Bridge of Spies Review: Spielberg, Hanks and the Coens

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Steven Spielberg is the gold standard for directors. His style has evolved over the years (from a kid making grown up movies, to a grown up making kid movies, to a grown up making grown up movies) but the one thing that hasn’t changed is the big heart his films all have. From Jaws to Jurassic Park, Sugarland Express to Schindler’s List, the man makes movies that feel. This movie—Bridge of Spies–comes a little over three years after his last movie, Lincoln, which marks the longest he’s gone between films. He’s not perfect, and sometimes he picks bad scripts, but when the stars align there’s not another living director you want shooting your movie.

Tom Hanks is the gold standard for male leads. He’s as suave as Cary Grant and as everyman as Jimmy Stewart. He is lampooned by The Simpsons as the most trustworthy man in America, and his charm, his wry smile and his self-deprecating style are such that its hard to argue with them. He’s among the last of Hollywood’s leading men. In an era of franchises and shared universes, Tom Hanks is his own brand, being able to carry a movie with just his name in bold print on the poster.  He’s had some missteps here and there, but when you need an actor to carry your movie there’s not a better man than he.

The Coen Brothers are the gold standard for sharp, nuanced scripts. Their movies have ranged from satire to noir to noir posing as satire and vice versa. Their versatility is remarkable. When you consider that the same guys who did No Country for Old Men also did Burn After Reading, you know you’re dealing with a special set of talents. Whether its the frozen gore of Fargo or the trippy mood swings of The Big Lebowski, if you’re looking for a unique story with every plot hole tied up, the Coens are your guys.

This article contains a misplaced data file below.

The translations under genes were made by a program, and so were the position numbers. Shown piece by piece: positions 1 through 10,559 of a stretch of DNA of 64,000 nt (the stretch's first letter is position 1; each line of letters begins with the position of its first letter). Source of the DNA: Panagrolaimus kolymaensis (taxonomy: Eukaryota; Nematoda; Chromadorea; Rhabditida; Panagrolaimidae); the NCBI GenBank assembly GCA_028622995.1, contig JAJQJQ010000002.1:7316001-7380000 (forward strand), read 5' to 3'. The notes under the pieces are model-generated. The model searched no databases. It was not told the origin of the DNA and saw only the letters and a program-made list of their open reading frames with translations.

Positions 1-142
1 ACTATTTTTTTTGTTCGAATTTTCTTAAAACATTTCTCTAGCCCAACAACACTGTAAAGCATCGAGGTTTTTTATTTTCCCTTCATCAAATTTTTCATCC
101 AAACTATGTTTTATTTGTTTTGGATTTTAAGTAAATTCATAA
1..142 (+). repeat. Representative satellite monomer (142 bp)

And now these gems of cinema have joined forces like the Travelling Wilburys. It’s almost unfair. I mean when you put some of the best of the best together, how can it be bad? Spoiler alert: It’s not; it’s stellar. I watched this movie immediately after seeing Guillermo Del Toro’s Crimson Peak. As much as I admire Del Toro’s work, it only took five minutes of seeing Bridge of Spies to notice the step-up in quality.

From the very beginning you can see and feel how high quality the movie is. The opening is a five minute, almost entirely wordless sequence, that follows a mild mannered painter—Rudolph Able—around Brooklyn as he is quietly observed by trenchcoat-and-hat wearing mystery men. Finally the painter sits down on a park bench and reaches under the seat to grab a nickle that had been stuck there. The nickle is a fake, hollowed out to contain a secret code; this man is a Russain spy. The time frame of the movie (late 1950’s) makes that a big no-no.  Not long after reading the secret code his house is bombarded by federal agents (who had been tailing him previously) and he is taken into custody. All of that happens, again, with little to no dialogue. As great as the Coens’ screenplay is, that opening is all Spielberg.

As the movie unfolds, the director’s trademark love of camera movements shines through. Pushes and zooms, big closeups and odd angles are all over the place. They’re not a distraction; they’re a calling card. They keep long dialogue scenes from being too stale. No one, no matter how riveting the material, wants to watch two stationary people talking back and forth for 10+ minutes at a time. Not all directors understand that; Spielberg does, and he uses the camera like it’s a third party, pacing back and forth, shifting its gaze from one talker to the next.

And the screenplay is riveting. The movie is actually two films in one. The first half is a sort of courtroom drama, and the second portion is a quasi-spy movie. Neither of those descriptions do it justice, however. There’s only one or two scenes actually in a courtroom;  most of the drama is limited to how the trial affects the people involved. This is a welcome change, since “courtroom dramas” have become so overdone, they almost demand some hook or gimmick to maintain the audience’s interest. In this case, the hook is the paranoia that existed in 1950’s America during the height of the Cold War. This is the era of McCarthy, where anyone suspected of being a Russain spy was suddenly guilty until proven innocent.